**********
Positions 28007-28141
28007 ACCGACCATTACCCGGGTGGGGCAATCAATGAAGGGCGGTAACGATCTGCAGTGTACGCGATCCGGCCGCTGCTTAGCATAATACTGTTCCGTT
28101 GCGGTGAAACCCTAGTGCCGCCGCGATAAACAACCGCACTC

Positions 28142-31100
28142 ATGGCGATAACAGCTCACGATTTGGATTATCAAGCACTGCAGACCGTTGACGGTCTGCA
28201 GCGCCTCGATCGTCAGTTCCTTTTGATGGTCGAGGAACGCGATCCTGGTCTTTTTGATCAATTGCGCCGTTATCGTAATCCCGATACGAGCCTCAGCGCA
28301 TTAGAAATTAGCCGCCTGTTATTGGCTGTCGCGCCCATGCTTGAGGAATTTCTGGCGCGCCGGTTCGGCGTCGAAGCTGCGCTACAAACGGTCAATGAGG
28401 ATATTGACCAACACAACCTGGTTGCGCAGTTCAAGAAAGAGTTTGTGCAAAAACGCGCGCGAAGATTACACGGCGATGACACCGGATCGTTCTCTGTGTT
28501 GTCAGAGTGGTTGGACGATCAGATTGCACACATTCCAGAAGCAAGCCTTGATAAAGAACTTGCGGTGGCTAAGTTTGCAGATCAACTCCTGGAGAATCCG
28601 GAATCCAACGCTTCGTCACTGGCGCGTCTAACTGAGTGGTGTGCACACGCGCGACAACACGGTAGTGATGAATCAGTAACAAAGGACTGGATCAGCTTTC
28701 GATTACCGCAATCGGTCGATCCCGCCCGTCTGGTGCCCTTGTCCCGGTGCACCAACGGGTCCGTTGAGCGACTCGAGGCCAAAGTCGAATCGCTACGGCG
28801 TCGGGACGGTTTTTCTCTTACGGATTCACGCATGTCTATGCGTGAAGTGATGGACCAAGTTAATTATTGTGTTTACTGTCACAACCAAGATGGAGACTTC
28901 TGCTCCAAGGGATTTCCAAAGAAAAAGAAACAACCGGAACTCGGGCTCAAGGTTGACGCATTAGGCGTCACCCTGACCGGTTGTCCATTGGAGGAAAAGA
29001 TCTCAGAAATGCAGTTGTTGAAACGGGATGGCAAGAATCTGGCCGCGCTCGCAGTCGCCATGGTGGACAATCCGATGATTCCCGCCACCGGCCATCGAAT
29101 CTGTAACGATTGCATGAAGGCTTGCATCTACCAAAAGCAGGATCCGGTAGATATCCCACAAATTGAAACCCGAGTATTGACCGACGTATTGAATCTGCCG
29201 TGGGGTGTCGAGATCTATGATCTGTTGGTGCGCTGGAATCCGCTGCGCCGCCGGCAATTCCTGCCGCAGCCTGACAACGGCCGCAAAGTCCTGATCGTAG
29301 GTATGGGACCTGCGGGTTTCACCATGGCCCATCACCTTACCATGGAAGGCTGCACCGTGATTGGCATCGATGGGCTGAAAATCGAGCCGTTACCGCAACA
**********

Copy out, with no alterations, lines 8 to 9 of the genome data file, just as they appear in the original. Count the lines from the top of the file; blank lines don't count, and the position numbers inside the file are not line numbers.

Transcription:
28401 ATATTGACCAACACAACCTGGTTGCGCAGTTCAAGAAAGAGTTTGTGCAAAAACGCGCGCGAAGATTACACGGCGATGACACCGGATCGTTCTCTGTGTT
28501 GTCAGAGTGGTTGGACGATCAGATTGCACACATTCCAGAAGCAAGCCTTGATAAAGAACTTGCGGTGGCTAAGTTTGCAGATCAACTCCTGGAGAATCCG